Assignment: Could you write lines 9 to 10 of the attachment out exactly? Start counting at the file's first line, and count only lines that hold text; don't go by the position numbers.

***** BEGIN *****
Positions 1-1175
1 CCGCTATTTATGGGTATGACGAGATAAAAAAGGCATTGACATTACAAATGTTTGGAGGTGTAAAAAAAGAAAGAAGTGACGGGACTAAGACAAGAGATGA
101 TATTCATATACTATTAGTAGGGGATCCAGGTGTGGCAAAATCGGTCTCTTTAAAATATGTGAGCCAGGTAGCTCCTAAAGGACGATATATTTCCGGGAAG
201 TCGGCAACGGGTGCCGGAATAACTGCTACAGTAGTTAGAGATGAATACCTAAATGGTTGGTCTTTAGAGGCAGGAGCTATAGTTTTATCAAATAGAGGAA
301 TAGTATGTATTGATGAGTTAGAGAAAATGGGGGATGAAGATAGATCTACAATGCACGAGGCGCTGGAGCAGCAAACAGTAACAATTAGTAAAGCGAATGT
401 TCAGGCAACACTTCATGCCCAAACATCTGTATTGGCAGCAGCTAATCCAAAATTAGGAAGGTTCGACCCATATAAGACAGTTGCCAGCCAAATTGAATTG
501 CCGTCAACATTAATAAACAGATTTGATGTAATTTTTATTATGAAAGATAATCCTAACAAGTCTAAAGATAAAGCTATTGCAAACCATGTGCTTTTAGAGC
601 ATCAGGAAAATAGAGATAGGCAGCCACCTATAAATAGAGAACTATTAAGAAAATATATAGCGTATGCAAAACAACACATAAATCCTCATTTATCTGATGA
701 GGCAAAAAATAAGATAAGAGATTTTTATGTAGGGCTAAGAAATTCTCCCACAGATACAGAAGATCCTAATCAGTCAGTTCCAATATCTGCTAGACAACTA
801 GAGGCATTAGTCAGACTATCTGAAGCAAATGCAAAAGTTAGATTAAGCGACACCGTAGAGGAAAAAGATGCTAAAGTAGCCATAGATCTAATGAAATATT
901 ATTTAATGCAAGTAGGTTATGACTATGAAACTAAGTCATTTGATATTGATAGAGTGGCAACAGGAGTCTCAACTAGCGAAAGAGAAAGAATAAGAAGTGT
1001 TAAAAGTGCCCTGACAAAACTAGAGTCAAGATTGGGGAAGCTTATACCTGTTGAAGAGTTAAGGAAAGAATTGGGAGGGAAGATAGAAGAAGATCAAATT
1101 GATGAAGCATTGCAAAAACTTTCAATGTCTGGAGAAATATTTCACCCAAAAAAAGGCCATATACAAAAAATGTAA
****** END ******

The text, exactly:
701 GGCAAAAAATAAGATAAGAGATTTTTATGTAGGGCTAAGAAATTCTCCCACAGATACAGAAGATCCTAATCAGTCAGTTCCAATATCTGCTAGACAACTA
801 GAGGCATTAGTCAGACTATCTGAAGCAAATGCAAAAGTTAGATTAAGCGACACCGTAGAGGAAAAAGATGCTAAAGTAGCCATAGATCTAATGAAATATT